What are the Best Hot Springs in the Canadian Rockies?
The best hot springs in the Canadian Rockies come in two different types—hot springs that have been commercialized and hot springs left in their natural state.
Canadian Rockies hot springs are particularly stimulating in winter, when edged by snow and covered in steam—your head is almost cold in the chill air, but your submerged body melts into oblivion. The Eclipse Nordic Hot Springs are in the Yukon, a long way from the Canadian Rockies, but on the coldest days of winter you’ll often see Canadian Rockies swimmers with hairstyles similar to the Eclipse’s Hair Freezing Contest.
Banff National Park was established primarily because of the Cave and Basin Hot Springs, which was discovered in 1883. This hot springs is now open as a museum but closed for swimming. Nearby is BANFF UPPER HOT SPRINGS (year-round), on the slopes of Sulphur Mountain above the town of Banff. First developed in 1901, the present building was completed in 1935, with extensive renovations made in 1996. Water flows out of the bedrock at 47°C (116.6°F) and is cooled to 40°C (104°F) in the main pool. Once considered for privatization, the springs are still run by Parks Canada and are popular throughout the year.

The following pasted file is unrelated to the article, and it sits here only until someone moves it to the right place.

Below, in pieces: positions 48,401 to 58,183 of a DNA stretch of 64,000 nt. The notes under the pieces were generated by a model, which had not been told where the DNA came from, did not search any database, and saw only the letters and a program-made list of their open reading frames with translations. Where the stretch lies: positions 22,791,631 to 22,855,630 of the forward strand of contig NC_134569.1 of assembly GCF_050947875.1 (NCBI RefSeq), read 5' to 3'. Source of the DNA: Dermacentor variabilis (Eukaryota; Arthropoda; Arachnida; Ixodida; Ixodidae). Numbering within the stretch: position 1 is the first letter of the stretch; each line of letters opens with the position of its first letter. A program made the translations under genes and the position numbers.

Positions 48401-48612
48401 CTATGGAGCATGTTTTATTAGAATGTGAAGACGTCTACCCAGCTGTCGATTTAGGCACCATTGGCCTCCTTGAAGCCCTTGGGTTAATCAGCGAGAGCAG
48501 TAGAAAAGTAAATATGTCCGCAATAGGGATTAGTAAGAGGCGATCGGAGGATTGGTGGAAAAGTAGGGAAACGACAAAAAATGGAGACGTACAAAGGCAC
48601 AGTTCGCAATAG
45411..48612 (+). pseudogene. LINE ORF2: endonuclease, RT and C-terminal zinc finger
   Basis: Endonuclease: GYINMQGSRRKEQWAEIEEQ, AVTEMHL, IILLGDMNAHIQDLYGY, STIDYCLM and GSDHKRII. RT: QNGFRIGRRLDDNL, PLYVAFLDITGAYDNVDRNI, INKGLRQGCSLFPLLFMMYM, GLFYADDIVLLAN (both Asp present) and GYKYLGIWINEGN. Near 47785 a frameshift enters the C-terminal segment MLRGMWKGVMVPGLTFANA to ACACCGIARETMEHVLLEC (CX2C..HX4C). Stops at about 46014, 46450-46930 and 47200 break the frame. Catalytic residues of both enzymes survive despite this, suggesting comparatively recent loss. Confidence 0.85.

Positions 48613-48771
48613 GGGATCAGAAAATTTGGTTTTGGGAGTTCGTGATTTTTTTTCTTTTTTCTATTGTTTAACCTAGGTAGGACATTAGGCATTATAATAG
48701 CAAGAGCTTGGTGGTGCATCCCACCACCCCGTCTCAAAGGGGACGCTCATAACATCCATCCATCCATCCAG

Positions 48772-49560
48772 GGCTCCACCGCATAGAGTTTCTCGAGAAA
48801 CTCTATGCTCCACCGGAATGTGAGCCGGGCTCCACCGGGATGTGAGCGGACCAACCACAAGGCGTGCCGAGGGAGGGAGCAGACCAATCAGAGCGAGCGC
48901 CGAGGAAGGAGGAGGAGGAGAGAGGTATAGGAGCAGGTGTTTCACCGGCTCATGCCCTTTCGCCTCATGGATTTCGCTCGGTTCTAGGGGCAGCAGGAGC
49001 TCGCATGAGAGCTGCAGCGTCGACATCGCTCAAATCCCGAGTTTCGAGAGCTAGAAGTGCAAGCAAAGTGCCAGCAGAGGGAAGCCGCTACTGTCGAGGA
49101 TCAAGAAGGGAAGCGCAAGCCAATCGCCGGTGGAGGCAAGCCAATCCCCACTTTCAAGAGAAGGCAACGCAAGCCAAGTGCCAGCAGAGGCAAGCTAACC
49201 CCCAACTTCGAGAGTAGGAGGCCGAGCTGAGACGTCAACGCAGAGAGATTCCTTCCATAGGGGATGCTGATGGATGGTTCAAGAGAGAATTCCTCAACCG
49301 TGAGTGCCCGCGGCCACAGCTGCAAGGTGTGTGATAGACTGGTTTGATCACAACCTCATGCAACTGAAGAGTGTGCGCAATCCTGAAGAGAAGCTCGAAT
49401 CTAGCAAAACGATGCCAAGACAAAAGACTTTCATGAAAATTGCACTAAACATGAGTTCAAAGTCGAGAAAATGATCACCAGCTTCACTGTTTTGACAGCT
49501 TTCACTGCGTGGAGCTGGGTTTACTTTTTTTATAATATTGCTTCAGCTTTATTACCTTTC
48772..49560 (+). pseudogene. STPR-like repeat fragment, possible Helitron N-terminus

In Jasper National Park, MIETTE HOT SPRINGS (mid-May to mid-October) is the warmest springs in the Canadian Rockies. In the early 1900s, these springs were one of Jasper National Park’s biggest attractions. In 1910, a packhorse trail was built up the valley, and the government constructed a bathhouse. The original hand-hewn log structure was replaced in the 1930s with pools that remained in use until new facilities were built in 1985. Water that flows into the pools is artificially cooled from 54°C (128°F) to a soothing 39°C (100°F). A newer addition to the complex is a smaller, cool plunge pool.
RADIUM HOT SPRINGS (year-round) lie at the southwest corner of Kootenay National Park.
The piping hot water is diverted from its natural course into the commercial pools, including one that is Canada’s largest. Steep cliffs tower directly above the hot pool, whose waters (39°C/97°F) are coloured a milky blue by dissolved salts, which include calcium bicarbonate and sulfates of calcium, magnesium, and sodium.
Unlike the three Canadian Rockies hot springs described above, which are operated by Parks Canada, FAIRMONT HOT SPRINGS RESORT is a privately owned operation. Located south of Invermere along Highway 93/95, the pools are part of a much larger development that includes residences, golf courses, a ski hill, and a strip mall. The appeal of Fairmont Hot Springs is simple—unlike most other springs, the hot water bubbling up from underground here contains calcium, not sulfur with its attendant smell.
Best known of Canadian Rockies hot springs left in their natural state is LUSSIER HOT SPRINGS, east of Canal Flats on Hwy 93/95 in Whiteswan Lake Provincial Park. Here two small pools have been constructed to contain the odorless hot (43°C/110°F) water as it bubbles out of the ground and flows into the Lussier River. Access is down a steep trail. Another lesser-known spot is downstream from Fairmont Hot Springs Resort, where pools are filled by a waterfall of mineral water.